Australia: rising above the profitability squeeze

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Australia: rising above the profitability squeeze

Concerns about high currency values have become the norm for horticultural growers across the Southern Hemisphere, but in Australia the problem is compounded with much higher production costs than competitors.

Floods last season didn't make the situation any easier, but is there a way out of this rut? At we catch up with Queensland industry body Growcom's CEO Alex Livingstone, who says niche markets, geographic diversification and a clean green image are the way to go.

Growcom CEO Alex Livingstone

Unlike its neighbor New Zealand across the Tasman Sea, Australia's produce industry is not very export-focused and looks mainly to its domestic market for revenue. This makes sense for several reasons; the population is growing and the economy - knock on wood - continues to be one of the most stable in the developed world.

Higher labor costs, a strong Australian dollar and extortionate inspection fees are added incentives to keep crops at home.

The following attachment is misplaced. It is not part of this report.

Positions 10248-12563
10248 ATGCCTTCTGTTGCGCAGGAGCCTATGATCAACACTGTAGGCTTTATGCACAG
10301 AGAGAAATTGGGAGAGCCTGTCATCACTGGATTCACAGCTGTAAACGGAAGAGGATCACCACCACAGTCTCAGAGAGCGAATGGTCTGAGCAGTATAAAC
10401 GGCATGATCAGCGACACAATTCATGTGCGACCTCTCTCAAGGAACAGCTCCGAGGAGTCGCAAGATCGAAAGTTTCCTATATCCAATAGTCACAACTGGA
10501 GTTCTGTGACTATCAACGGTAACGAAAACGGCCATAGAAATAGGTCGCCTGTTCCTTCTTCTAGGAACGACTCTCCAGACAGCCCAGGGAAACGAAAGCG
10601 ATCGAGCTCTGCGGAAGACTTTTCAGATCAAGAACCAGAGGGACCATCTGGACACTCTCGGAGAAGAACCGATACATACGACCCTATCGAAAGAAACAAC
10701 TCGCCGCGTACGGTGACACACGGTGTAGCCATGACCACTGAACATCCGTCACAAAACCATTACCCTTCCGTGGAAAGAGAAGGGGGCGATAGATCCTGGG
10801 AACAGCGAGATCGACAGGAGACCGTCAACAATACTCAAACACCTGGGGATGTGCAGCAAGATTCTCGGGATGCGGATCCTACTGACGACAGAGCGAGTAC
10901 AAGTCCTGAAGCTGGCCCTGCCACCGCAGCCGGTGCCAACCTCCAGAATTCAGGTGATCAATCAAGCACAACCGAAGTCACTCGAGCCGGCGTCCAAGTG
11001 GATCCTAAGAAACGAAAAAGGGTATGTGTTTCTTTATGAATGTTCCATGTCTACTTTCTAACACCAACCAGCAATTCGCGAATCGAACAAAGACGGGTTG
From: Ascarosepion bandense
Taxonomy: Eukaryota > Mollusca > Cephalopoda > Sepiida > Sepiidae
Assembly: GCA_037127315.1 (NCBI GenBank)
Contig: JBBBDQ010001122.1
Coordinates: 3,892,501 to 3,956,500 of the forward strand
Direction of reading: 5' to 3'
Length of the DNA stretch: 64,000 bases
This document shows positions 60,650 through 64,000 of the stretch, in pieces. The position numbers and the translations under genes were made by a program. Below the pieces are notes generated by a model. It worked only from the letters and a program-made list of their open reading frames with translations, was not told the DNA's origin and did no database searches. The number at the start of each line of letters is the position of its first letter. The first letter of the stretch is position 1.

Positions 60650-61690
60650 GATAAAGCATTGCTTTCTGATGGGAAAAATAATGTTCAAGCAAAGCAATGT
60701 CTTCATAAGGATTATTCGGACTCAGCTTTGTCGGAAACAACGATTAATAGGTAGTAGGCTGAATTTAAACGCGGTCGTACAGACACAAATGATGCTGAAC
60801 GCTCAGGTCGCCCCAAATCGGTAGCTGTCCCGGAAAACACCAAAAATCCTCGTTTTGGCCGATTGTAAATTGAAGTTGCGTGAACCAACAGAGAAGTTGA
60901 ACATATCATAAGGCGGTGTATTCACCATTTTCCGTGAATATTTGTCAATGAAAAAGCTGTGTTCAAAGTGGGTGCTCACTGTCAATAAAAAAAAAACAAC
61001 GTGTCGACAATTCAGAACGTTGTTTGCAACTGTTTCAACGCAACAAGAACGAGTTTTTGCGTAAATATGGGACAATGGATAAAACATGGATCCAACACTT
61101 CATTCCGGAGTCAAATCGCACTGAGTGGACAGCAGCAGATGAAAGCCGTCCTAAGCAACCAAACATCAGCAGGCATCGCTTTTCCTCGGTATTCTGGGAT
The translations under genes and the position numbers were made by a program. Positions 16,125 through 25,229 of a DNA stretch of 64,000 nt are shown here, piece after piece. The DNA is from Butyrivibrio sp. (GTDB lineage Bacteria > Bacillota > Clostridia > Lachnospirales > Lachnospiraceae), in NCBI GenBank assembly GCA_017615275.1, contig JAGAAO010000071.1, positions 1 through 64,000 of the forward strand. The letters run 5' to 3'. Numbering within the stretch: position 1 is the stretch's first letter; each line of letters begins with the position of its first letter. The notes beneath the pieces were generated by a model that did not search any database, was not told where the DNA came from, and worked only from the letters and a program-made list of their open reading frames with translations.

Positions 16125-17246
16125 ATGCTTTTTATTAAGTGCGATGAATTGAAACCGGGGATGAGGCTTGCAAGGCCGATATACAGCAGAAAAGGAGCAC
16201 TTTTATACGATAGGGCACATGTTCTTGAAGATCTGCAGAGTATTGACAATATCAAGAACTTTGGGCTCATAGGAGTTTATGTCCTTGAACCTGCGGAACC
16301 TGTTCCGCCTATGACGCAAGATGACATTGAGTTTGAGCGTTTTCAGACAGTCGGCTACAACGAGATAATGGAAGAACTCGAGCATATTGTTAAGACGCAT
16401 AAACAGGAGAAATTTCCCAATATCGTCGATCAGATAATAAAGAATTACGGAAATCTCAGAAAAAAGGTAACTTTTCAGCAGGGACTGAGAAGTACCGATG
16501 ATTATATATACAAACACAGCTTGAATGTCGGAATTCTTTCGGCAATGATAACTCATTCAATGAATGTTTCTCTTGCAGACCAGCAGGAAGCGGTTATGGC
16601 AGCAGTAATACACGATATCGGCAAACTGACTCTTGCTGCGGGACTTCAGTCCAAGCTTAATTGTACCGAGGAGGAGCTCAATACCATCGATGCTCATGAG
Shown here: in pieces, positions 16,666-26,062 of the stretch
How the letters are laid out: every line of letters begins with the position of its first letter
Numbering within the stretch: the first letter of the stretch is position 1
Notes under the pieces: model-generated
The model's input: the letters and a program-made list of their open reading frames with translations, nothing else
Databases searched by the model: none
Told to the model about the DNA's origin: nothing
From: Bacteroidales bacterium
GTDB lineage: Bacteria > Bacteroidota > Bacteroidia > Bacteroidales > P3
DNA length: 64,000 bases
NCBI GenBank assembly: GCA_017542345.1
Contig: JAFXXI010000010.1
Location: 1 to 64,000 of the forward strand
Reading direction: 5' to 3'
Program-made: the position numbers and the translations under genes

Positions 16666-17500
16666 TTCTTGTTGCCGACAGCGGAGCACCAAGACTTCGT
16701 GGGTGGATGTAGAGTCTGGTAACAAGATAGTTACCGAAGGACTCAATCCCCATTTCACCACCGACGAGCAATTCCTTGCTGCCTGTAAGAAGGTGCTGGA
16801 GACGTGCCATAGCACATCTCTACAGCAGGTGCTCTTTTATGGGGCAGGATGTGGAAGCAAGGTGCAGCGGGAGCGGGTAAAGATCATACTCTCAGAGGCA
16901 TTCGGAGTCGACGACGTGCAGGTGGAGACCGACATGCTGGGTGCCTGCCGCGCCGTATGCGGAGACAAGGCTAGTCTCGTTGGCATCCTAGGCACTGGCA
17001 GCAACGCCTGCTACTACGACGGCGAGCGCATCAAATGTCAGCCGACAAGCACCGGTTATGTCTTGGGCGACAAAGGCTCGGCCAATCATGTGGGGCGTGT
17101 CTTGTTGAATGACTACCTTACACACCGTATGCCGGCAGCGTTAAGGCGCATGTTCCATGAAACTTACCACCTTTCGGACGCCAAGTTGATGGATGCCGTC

Livingstone says the high currency dollar not only hinders growers from turning a profit on exports, but has also played into the hands of cheaper imports, particularly with the processed category.

"In terms of increasing consumption of fruit and vegetables, we've seen Nielsen data that shows a 6% increase in value but 6% drop in volume of consumption, and the group which was dropping off the most was the family unit with a couple of teenage children," he says.

"It's a bit of a worry, and it seems that fresh produce is being replaced by frozen vegetables because of the convenience and speed – throw vegetables in the wok with the meat and the sauce and you’ve got a cooked dinner.